Prepared on behalf of 
Videotext Communications Ltd49 Goldhawk RoadLONDONSW1 8QP
By
Wessex ArchaeologyPortway HouseOld Sarum ParkSALISBURYWiltshireSP4 6EB
Report reference: 68742.01
September 2009
© Wessex Archaeology Limited 2009, all rights reserved Wessex Archaeology Limited is a Registered Charity No. 287786 
 
Blythburgh Priory, Blythburgh, SuffolkArchaeological Evaluation and Assessment of Results
Contents
Summary Acknowledgements
1BACKGROUND...................................................................................................11.1Introduction...............................................................................................11.2Site Location, Topography and Geology................................................11.3Archaeological and Historical Background...........................................1
Introduction.................................................................................................1Prehistoric...................................................................................................1Romano-British (AD 43- 410).....................................................................2  Anglo-Saxon (AD 410-1066)......................................................................2 Medieval - Post-Medieval (1066-1799).......................................................2 Modern (1800-present)...............................................................................3
1.4Previous Archaeological Work................................................................42AIMS AND OBJECTIVES...................................................................................43METHODS...........................................................................................................43.1Geophysical Survey.................................................................................43.2Landscape and Earthwork Survey..........................................................53.3Evaluation Trenches................................................................................54RESULTS............................................................................................................54.1Introduction...............................................................................................54.2Geophysical Survey.................................................................................5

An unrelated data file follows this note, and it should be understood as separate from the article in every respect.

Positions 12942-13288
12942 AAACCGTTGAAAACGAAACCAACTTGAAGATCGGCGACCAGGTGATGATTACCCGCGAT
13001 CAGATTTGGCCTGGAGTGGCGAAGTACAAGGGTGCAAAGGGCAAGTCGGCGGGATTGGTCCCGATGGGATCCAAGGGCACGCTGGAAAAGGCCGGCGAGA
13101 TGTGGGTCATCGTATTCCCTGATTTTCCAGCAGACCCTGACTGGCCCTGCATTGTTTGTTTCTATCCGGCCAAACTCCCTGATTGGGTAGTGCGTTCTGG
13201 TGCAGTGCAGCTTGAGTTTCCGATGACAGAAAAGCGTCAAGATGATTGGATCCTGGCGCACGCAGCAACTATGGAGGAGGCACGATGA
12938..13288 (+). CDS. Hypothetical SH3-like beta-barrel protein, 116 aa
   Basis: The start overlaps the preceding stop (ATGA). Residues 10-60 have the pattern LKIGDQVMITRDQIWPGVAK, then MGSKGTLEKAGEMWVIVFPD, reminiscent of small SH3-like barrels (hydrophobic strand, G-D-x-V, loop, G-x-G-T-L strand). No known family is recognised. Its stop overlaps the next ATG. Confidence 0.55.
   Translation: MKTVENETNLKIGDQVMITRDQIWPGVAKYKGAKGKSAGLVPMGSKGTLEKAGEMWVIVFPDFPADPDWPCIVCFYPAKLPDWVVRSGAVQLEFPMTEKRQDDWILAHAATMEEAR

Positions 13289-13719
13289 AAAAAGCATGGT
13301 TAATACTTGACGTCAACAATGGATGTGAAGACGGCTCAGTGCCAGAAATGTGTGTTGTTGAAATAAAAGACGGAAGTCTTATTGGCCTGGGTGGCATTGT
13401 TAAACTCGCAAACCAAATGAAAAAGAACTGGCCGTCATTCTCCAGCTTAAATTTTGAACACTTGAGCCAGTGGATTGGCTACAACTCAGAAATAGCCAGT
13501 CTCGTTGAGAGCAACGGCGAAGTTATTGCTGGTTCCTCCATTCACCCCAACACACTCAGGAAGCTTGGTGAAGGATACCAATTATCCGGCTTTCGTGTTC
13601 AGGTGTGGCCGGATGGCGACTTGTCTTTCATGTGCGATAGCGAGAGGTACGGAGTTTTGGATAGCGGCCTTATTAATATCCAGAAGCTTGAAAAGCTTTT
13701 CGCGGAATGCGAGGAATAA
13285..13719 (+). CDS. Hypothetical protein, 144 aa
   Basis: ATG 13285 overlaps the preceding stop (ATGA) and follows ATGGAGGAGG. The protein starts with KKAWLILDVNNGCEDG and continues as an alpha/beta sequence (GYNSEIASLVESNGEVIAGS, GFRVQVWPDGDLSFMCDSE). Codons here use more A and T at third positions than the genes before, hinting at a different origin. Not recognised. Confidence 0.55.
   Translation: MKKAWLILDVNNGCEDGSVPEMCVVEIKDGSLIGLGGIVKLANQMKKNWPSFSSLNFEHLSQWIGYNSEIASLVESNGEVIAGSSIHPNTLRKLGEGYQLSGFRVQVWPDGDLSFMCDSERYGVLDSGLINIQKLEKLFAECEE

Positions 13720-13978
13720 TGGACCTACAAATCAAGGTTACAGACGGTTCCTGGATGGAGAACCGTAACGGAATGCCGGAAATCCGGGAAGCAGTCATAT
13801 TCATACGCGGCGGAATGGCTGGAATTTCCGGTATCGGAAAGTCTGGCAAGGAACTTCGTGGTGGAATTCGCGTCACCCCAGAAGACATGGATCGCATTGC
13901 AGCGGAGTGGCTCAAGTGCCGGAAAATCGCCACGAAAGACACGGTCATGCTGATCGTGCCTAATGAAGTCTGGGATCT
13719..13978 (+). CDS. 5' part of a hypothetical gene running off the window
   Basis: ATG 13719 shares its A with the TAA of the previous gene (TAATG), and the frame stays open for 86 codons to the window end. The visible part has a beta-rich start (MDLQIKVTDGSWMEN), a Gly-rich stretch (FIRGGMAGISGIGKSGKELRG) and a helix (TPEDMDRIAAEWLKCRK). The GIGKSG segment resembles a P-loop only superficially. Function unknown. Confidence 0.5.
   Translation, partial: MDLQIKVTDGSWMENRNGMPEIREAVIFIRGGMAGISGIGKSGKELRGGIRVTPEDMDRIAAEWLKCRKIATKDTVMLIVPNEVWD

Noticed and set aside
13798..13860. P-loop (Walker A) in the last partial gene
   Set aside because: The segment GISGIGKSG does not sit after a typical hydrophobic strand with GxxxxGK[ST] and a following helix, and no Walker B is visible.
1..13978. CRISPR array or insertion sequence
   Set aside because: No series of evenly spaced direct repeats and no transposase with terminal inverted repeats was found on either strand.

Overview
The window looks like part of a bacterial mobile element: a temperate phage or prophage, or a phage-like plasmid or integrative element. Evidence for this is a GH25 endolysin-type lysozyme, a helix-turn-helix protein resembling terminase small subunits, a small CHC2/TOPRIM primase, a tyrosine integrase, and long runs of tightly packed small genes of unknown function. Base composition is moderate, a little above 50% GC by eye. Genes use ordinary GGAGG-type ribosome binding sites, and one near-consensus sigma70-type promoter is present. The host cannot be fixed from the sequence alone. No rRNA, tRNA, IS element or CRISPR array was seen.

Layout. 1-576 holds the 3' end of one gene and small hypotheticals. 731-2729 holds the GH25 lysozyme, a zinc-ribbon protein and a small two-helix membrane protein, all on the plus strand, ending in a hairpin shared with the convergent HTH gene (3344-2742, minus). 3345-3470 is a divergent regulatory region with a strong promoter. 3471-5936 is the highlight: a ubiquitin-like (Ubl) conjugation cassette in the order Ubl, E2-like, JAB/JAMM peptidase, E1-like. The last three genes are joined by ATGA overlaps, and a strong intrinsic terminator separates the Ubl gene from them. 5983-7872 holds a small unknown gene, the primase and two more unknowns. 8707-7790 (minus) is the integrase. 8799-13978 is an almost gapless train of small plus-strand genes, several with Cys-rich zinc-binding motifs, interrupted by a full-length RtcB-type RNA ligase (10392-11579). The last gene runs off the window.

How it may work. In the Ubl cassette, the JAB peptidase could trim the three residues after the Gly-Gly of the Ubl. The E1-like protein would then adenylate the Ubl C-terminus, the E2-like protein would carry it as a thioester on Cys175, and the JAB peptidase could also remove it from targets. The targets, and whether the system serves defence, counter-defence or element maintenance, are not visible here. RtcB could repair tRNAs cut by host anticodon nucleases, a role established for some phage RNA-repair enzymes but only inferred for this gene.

Magnetic Survey.........................................................................................6 Resistance Survey......................................................................................6 Ground Penetrating Radar (GPR) Survey..................................................7 Conclusions................................................................................................9
4.3Evaluation Trenches................................................................................9
Introduction.................................................................................................9Site-Wide Stratigraphy................................................................................9Trench 1 ( 
Figure 3
 )....................................................................................9Trench 2 ( 
Figure 3
 )..................................................................................10 Trench 3 ( 
Figure 1
 )..................................................................................10 Trench 4 ( 
Figure 4
 )..................................................................................10 Trench 5 ( 
Figure 5 
 )..................................................................................11Trench 6 ( 
Figure 5 
 )..................................................................................11Trench 7 ( 
Figure 6 
 )..................................................................................12 Trench 8 ( 
Figure 5 
 )..................................................................................12 Trench 9 ( 
Figure 4
 )..................................................................................13Trench 10 ( 
Figure 7 
 )................................................................................13Trench 11 ( 
Figure 9, Plate 19
 )................................................................14Trench 12 ( 
Figure 9, Plate 20 
 )................................................................14Trench 13 ( 
Figure 1
 )................................................................................14Trench 14 ( 
Figure 4
 )................................................................................14Trench 15 ( 
Figure 5 
 )................................................................................15 Trench 16/17 ( 
Figure 8 
 )...........................................................................15 
5FINDS................................................................................................................155.1Introduction.............................................................................................15